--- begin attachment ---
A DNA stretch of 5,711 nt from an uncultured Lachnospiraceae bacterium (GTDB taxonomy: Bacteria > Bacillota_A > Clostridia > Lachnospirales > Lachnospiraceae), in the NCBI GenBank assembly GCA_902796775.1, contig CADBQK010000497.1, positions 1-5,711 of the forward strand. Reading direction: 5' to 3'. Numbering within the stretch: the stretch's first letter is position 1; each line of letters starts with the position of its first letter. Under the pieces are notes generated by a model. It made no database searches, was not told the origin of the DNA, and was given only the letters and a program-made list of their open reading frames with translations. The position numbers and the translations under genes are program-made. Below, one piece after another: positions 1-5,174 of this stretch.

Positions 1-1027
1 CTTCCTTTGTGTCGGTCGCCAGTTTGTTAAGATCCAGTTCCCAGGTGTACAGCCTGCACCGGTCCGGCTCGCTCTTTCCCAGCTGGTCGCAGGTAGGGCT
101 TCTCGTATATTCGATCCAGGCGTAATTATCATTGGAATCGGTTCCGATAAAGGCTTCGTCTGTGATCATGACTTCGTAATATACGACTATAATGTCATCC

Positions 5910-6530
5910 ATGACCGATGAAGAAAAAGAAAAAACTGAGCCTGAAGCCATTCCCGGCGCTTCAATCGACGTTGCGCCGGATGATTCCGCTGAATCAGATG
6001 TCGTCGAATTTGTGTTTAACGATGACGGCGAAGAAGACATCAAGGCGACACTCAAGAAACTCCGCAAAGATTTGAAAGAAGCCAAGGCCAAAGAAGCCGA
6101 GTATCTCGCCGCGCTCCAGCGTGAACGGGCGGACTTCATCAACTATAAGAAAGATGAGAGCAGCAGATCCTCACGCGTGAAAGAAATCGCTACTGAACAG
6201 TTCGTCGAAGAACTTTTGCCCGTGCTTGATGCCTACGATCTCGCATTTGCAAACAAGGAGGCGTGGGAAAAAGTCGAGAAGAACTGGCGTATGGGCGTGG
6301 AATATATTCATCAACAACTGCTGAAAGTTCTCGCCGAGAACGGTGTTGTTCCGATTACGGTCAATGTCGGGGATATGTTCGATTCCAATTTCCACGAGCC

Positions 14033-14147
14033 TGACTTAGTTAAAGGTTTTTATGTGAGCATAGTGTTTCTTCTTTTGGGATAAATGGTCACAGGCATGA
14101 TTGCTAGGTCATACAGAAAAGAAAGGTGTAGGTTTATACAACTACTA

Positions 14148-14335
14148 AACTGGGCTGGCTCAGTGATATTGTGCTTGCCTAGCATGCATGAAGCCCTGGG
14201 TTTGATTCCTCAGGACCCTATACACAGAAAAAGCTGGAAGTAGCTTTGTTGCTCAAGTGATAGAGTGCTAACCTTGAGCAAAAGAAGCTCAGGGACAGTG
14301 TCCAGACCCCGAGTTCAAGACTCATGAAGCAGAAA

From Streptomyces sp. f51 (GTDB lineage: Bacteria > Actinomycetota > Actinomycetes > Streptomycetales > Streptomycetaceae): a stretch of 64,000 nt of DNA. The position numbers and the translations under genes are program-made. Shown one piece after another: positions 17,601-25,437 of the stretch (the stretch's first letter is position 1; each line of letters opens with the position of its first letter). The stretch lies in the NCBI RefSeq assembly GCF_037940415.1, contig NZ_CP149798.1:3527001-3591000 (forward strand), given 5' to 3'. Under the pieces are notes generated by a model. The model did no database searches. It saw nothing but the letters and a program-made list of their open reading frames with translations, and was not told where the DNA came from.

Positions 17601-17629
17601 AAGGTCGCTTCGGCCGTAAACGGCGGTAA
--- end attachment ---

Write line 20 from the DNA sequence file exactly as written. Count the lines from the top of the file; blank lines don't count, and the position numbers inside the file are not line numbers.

17601 AAGGTCGCTTCGGCCGTAAACGGCGGTAA